It means that Rev. 4-22 is for churches that are resisting persecution but have lost their first love, or who need encouragement in the midst of slander, or who have been infiltrated by false prophets, or tolerate syncretism, or who are really dead inside. It’s for churches that are faithful and long for their reward or, by contrast, are apathetic and need to be warned. It’s for churches like ours in fact.
Imagine you are tasked with preaching the entirety of Revelation to your congregation in a single sermon. The whole book. One sermon. Majoring on relevance and application. How would you do it?
Or maybe it’s a more casual question from a friend at the coffee shop: “So what’s the deal with Revelation? Se
ems pretty cryptic and weird and nothing like my life or relevant to the modern world. Explain that to me.” You’ve got until the coffee gets cold. Go.
What would such a sermon (or conversation) look like? How would you consolidate 22 chapters of some of the most intense, complex, disputed, and visceral material in the Bible into an easily applicable and understandable (three-point) sermon or summary, tailored for the person you are talking to? Is there a way to leap-frog all the modern controversies regarding the book and simply tell people what they need to hear? And how do you focus on the practical implications of the book without getting bogged down in the infinitely complex minutiae?
Easy. Copy John. He’s done it for you already. Revelation 2-3 provides you with seven exemplary interpretations and applications of the book as a whole.
Revelation is a Letter
If you want to understand the book of Revelation you need to appreciate that it is a letter. To be clear: Revelation doesn’t just contain letters, the whole thing is a letter. It’s other things too, which makes interpretation complicated, but it never ceases to be a letter.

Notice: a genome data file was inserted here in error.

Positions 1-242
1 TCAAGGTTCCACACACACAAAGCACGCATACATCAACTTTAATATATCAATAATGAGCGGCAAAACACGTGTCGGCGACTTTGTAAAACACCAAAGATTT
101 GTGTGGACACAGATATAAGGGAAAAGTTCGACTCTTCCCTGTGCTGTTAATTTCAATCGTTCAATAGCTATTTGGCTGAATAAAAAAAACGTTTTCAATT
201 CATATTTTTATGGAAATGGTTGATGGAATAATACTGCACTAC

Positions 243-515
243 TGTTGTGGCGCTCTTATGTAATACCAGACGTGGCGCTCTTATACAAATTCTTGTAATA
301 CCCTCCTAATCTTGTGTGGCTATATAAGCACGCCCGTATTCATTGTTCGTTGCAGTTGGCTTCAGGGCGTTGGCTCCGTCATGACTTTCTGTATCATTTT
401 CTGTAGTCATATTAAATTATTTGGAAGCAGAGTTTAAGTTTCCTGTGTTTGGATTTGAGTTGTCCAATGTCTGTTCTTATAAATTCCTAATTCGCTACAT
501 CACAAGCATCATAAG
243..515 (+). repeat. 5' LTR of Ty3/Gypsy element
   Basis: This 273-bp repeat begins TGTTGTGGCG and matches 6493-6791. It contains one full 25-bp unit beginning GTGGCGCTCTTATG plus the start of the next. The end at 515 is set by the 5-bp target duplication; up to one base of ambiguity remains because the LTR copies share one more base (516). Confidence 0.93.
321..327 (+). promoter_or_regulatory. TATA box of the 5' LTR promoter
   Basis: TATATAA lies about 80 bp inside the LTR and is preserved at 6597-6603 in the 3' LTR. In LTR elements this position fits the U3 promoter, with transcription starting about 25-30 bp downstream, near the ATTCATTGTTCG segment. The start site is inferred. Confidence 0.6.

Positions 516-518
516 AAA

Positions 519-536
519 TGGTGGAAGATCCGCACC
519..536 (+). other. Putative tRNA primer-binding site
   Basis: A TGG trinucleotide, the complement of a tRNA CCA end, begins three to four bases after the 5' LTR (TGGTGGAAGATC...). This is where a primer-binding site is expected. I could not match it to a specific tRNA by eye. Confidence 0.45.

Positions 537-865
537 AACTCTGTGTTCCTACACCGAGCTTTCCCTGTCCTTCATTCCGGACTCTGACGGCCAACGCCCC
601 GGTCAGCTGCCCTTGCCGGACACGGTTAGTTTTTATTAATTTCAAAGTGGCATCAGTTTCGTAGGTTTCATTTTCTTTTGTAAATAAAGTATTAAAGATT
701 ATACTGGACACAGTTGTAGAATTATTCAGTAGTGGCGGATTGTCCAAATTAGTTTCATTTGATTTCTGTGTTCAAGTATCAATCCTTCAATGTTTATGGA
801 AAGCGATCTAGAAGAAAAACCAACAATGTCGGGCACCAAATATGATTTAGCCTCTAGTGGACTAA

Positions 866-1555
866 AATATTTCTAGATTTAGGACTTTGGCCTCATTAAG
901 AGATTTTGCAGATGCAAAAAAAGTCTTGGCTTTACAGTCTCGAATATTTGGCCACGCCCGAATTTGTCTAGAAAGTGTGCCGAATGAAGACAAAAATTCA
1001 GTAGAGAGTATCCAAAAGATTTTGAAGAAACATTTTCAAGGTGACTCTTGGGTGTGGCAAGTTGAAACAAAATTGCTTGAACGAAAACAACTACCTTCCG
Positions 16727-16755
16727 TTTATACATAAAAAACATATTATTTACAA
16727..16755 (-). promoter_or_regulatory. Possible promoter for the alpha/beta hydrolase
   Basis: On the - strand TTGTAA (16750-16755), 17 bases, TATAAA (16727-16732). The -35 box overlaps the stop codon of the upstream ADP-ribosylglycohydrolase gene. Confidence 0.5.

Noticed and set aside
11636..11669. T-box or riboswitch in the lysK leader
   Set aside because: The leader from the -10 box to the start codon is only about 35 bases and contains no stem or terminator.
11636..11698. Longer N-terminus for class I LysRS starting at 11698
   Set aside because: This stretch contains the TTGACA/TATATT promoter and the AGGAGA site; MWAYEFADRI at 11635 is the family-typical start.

This should be obvious, because Revelation actually tells you that it’s a letter in the first chapter:
I was in the Spirit on the Lord’s day, and I heard behind me a loud voice like a trumpet saying, “Write what you see in a book and send it to the seven churches, to Ephesus and to Smyrna and the Pergamum and to Thyatira and to Sardis and to Philadelphia and to Laodicea” (Rev. 1:10-11).
Is Revelation a letter, or does it just contain letters?
Now it’s pretty obvious that a portion of Revelation is a letter, as chapters 2-3 of the book are obviously letters (“to the angel of the church in Ephesus write,” Rev. 2:1). But look back at those verses in 1:10-11. They clearly apply not to some subset of the book (ie, chapters 2-3), but rather to the book as a whole. The seven churches that are mentioned in 1:10 are the same seven churches of Rev. 2-3. Seven letters, seven churches. What is John supposed to write to these seven churches? Not just what he hears (2:1) but also “what you see.” Which means that John’s vision in 4-22 is no less a part of what he is supposed to give to these churches. The whole book begins with a vision (“write what you see,” 1:11), and the rest of the book (after the letters) resumes that vision:
After this I looked, and behold, a door standing open in heaven! And the first voice, which I had heard speaking to me like a trumpet, said, “Come up here, and I will show you what must take place after this” (Rev. 4:1).
Thus Revelation is simultaneously a vision (or apocalypse) and a letter. We normally think of Revelation in terms of its apocalyptic character, and therefore treat it as something strange and otherworldly and abnormal. If you ask someone what Revelation is about they will tell you about judgements and demons and the Beast and something about 666 and perhaps the False Prophet and the Antichrist and locusts and hellfire and the New Heavens…. All that is apocalyptic, and all that is important; it’s also hard and visceral and controversial and confrontational. It’s what makes the book challenging. We can’t ignore the apocalyptic character of Revelation. But it is also a letter, and letters are highly ordinary. Letters are easy.